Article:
Journal of the Institute of Brewing Volume 52, Issue 3, May-June, 1946, page 120.

This is how excess nitrogen buggers up a fermentation. They mess up the cold break and leave crap in the wort. This nitrogen crap coats the yeast and either drags it up to the surface or prevents it working properly. So brewers couldn't get a decent crop of yeast from their fermentations.

Presumably because it racked so clean there was too little yeast from the secondary cask conditioning. I guess there was a lot of flat beer in pubs. What a shame the Whitbread Gravity Book inspectors weren't around.

More about yeast problems:

"Yeast weakness has been a constant source of trouble throughout the country, and caused the brewer the greatest anxiety. The average gravity of beers when war broke out was down to 1041°, but this figure varied considerably in individual breweries, and when it became subject to a reduction of 20 per cent, some of those whose original average gravity was low were faced with considerable difficulty, which was appreciably increased in those years when the malts were so poor in quality. While lack of attenuative power is often taken as a measure of yeast weakness, it is not always so, as a weak yeast will more often than not cause excessive attenuation. The appearance of the yeast cells under the microscope is the surest method for determining yeast weakness. Signs of elongation of the cells are the first indication, and the more numerous and pronounced these become the greater is the deterioration in health and vigour. This is readily confirmed by the appearance of the heads on the fermenting vessels. The first effect of a falling off in health and vigour is the development of a "yeast bite" in the beer, which becomes more pronounced as the deterioration becomes progressive. It has been noticeable in low gravity beers of an average gravity of 1030° and under, and he was afraid that there have been many beers brewed of even a lower gravity. In beers of higher gravity a weak yeast tends to produce an unpleasant unclean flavour, and when this becomes very pronounced it renders the beer almost undrinkable. That flavour also is associated with an unclean nose, which can be readily detected on the fermenting vessel, usually at about half gravity, and, in fact, can often be detected as soon as the fermenting room is entered."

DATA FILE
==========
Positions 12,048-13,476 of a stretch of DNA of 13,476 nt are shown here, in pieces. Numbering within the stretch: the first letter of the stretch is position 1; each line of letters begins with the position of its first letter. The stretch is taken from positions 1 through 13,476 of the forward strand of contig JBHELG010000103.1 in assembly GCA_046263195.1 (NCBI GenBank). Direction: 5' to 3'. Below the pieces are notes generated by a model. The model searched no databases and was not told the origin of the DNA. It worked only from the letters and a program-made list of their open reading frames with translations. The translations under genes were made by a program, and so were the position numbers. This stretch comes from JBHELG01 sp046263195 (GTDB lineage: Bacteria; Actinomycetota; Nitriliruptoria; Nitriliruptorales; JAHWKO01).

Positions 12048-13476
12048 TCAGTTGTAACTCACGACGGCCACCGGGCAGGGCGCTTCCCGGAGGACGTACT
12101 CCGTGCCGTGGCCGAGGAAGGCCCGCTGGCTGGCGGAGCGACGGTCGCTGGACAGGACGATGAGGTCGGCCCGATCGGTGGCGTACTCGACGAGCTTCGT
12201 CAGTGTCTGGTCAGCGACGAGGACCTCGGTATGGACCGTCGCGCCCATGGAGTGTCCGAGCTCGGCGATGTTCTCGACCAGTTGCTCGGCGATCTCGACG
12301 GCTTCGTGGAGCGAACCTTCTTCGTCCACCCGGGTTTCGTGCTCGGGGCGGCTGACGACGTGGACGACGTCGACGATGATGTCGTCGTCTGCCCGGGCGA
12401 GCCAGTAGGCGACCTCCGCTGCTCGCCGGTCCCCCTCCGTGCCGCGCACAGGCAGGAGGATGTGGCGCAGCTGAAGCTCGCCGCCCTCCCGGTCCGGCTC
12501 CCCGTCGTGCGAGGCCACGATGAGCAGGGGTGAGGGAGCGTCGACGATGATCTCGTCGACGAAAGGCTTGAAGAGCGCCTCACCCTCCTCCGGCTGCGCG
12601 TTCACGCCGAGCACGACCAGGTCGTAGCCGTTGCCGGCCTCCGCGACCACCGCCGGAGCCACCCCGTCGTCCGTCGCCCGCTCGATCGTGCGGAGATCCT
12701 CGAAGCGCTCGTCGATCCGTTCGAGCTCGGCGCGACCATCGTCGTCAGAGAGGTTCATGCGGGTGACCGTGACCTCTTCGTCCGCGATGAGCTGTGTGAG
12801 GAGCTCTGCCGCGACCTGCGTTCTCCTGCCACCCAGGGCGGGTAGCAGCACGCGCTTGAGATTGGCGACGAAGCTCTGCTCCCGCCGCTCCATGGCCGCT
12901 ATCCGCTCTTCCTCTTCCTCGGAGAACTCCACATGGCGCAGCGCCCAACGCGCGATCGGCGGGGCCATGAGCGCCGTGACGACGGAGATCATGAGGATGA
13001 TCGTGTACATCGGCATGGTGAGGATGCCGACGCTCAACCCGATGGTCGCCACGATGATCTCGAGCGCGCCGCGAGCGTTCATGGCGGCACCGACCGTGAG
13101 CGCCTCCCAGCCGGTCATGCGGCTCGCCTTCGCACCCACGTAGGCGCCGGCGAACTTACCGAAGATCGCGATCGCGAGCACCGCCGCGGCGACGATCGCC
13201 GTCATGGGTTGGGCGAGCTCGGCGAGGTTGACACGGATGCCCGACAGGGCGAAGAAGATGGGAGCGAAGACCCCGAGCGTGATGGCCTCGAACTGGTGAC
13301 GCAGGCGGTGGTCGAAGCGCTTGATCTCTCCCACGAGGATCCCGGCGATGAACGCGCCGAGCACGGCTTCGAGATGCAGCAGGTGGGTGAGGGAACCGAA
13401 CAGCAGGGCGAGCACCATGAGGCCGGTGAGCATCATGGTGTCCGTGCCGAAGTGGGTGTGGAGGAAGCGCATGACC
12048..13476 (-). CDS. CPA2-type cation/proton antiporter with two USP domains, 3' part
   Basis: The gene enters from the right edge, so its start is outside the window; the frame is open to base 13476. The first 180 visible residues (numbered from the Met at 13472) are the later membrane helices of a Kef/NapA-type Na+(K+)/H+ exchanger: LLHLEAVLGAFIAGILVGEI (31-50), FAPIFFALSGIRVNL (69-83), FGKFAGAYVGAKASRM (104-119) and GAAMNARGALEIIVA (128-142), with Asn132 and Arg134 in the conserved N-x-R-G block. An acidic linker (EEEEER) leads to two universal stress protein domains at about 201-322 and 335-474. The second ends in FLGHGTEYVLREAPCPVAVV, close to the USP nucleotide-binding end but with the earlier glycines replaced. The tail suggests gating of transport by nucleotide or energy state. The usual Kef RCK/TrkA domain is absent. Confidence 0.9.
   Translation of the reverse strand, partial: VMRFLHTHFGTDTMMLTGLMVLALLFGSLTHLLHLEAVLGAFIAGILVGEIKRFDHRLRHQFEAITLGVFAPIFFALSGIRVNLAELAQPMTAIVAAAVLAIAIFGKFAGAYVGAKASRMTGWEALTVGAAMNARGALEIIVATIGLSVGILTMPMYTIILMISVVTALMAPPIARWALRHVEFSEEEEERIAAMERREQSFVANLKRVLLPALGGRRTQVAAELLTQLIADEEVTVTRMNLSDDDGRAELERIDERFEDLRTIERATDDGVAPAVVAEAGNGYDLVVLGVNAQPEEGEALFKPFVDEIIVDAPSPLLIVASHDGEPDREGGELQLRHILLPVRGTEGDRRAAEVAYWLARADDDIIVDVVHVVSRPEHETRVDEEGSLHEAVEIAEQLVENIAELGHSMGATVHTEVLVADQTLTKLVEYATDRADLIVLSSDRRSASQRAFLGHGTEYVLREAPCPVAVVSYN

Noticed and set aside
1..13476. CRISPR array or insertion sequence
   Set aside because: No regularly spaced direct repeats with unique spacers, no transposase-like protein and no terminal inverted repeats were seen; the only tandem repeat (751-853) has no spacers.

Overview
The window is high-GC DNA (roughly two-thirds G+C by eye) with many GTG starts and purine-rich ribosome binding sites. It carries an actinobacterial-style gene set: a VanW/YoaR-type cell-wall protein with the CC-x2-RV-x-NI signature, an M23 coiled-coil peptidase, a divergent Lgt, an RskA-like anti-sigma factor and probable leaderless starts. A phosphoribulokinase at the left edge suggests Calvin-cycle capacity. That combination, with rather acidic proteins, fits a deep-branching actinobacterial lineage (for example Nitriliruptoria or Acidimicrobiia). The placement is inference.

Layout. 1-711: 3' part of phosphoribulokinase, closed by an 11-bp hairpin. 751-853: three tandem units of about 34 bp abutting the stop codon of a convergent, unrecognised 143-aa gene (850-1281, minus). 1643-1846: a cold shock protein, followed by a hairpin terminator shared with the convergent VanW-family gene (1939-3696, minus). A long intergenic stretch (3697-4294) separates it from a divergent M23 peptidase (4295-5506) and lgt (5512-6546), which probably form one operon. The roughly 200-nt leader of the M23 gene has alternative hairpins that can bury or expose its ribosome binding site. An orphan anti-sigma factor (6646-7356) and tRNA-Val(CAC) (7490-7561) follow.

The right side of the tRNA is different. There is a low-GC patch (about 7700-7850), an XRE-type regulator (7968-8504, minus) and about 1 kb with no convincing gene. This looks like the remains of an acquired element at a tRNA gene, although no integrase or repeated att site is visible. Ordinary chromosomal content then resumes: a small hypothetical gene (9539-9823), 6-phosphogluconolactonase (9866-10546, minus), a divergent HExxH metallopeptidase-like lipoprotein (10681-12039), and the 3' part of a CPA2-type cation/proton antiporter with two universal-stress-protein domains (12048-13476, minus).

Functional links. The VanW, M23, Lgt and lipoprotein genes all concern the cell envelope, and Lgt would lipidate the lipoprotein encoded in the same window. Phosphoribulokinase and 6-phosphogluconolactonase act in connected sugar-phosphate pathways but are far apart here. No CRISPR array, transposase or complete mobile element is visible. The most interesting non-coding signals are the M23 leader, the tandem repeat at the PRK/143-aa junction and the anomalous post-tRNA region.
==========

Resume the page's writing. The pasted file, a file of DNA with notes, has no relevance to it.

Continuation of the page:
Journal of the Institute of Brewing Volume 52, Issue 3, May-June, 1946, page 120.